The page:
Three lessons to be learnt from Vodafone’s Social Media Fail

Today, Vodafone India got a story on the front page of the Economic Times — India’s largest financial daily, for perhaps, the country’s biggest social media fail. And I’m sure some people reading the story are going to blame social media campaigns for the soup Vodafone is in.

The fact of the matter is simple: Vodafone told a customer to shut up. The question they need to ask themselves is this: would they tell a customer to shut up if he were standing in front of them, complaining face to face. Chances are, no matter how tempted they might be, they would control themselves, listen, and try and mollify the customer.

You see that’s what happens in a conversation.

When brands and companies continue to treat social media as a method of communication — a one way street, where they can “engage customers” (read “get customers to click the like button”), this is what could well happen to them.

Three lessons for brands:

1. Publishing has been democratized. Everybody online is a publisher with the power to reach millions of people. Everybody. Having more money doesn’t automatically mean you can out-publish an individual.

2. Don’t tell people you don’t like to shut up by sending them legal notices. If a customer is complaining, you need to listen and either choose to respond if he’s genuine, or ignore the guy if he’s making a mountain out of a non-existent molehill.

3. You can’t afford to not be on social media. And you can’t let advertisers tell you what to do. Advertisers sell. They communicate. They don’t know the first thing about a conversation — because that’s not how they’ve been trained. In fact, most social media agencies operate like ad agencies — they talk marketing speak “reach”, “impact” etc. Wake up and smell the coffee: it’s a conversation. And you, the brand, is a participant in a conversation. Behave like you would if you were at a meeting: don’t shout, don’t ignore what others are saying, listen, and respond.

How hard is that?

Very. Most marketeers and advertisers are trained from day one to think about communication aimed at selling and brand building. Their tools are mass-media vehicles that lots of people consume, or “interact with”. I’ve always wondered what that means — interaction. Press a button and hear a sound. So what! The answer, normally, is couched in a sentence that includes the phrase: “brand recall”.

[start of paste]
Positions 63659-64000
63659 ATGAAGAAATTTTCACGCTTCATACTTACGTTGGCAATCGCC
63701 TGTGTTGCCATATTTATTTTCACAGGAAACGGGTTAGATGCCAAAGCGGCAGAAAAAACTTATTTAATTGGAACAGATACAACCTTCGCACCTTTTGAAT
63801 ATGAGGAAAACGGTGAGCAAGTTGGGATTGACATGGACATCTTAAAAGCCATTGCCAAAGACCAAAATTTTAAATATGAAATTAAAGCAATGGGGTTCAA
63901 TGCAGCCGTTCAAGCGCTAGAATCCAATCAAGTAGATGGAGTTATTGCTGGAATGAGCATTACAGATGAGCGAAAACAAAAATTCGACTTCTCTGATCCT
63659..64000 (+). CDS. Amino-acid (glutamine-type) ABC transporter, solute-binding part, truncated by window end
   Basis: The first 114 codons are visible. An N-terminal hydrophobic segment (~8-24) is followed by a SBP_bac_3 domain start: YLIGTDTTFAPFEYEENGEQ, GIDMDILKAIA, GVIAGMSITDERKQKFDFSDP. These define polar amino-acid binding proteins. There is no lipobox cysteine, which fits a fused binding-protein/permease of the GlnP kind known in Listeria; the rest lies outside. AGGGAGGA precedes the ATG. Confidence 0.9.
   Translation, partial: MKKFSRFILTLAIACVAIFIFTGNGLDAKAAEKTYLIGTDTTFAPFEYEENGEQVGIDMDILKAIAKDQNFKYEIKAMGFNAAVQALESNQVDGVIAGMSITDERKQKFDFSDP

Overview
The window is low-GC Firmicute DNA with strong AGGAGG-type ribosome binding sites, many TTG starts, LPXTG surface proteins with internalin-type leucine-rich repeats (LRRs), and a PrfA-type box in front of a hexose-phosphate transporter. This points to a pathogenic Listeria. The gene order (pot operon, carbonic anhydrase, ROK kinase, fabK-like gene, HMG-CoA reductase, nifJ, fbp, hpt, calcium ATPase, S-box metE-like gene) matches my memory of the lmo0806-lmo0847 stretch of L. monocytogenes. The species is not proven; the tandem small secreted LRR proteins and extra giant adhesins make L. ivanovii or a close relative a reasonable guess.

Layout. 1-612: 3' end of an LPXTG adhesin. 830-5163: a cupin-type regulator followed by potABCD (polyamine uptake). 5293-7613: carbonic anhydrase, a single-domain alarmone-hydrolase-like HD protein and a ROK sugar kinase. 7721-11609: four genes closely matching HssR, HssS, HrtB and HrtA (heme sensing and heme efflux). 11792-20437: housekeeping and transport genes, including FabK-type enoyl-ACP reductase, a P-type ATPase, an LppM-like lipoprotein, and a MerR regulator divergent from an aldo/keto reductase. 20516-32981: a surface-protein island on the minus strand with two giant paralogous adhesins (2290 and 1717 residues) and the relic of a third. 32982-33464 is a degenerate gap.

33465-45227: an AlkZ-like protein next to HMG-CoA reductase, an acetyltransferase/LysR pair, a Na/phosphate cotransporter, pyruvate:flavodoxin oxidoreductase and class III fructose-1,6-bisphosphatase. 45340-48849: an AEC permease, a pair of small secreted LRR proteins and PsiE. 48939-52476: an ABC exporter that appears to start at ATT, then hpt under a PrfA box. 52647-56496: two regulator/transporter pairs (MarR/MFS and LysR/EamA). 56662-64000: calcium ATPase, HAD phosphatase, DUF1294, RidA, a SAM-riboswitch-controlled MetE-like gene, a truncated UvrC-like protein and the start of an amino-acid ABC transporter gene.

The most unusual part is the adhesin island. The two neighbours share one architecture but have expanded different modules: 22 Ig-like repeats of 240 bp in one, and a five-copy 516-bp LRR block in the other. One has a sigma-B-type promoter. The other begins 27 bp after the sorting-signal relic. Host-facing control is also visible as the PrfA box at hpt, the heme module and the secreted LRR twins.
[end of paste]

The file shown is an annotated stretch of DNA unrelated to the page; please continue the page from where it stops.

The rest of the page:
Here’s my take on it — it works.

But, it doesn’t work everywhere. It’s not a one-size-fits-all solution.

If everybody’s a publisher, what you need to become is a reporter. You need to think editorial NOT advertorial.

Welcome to my world.

Barkhagate: there is a reason editors do not go out and report

The newsroom is a strange place filled with large egos, competing motives, and everybody suffers from the illusion that they are RIGHT. The only reason that a newsroom works is that there are checks and balances. At least, that’s what we’re told.

As a former journalist, I think its important to point out the most fundamental premise on which all these checks and balances are based: reporters are too close to the story, so editors who have no interest in keeping sources happy grill reporters and satisfy themselves before allowing a story to get published.

That’s how it works in newsrooms across the world, and in most in print newsroom in India. Television newsrooms, however, are a whole different story. Almost every news channel in India has a reporter at the top of the pyramid. There’s absolutely nothing wrong in an anchor going out and reporting. There is something wrong when a reporter, talking to sources all the time, calls the shots.

You see, a reporter needs to cultivate sources … to string them along, to build relationships based on something that, for all practical purposes, resembles trust.

An editor doesn’t need to do any of the above. In fact, most editors I’ve known have to put up with all sorts of pressure to carry, or more often not carry, stories. The fact is, having reporters do the reporting gives them a certain amount of distance and deniability, which is often invaluable in not only judging a story’s merits and dealing with external pressure.

In TV newsrooms it doesn’t work like this any longer. Barkha is the Group Editor of NDTV, Rajdeep can have the last word if he chooses to in CNN-IBN, Arnab at Times Now is more commentator than editor, or reporter.

I had the pleasure of working with the former head of Sky News UK. He never appeared on TV. He never reported on a story while he was there. But he was the boss, he was the one with the ultimate responsibility for news calls. And simply because of this distance, even in the hurly burly world of 24×7 news bulletins, he could take calls that the reporter bringing the story in never could.

Unfortunately, in India, almost no checks and balances are imposed in TV newsrooms on the senior-most reporters.

Barkha was too focused on the story of the moment to wonder about the big picture. That’s her explanation. And she’s right. No reporter can be expected to think about the big picture. Their job is to focus on the here and now.

That’s why you need editors …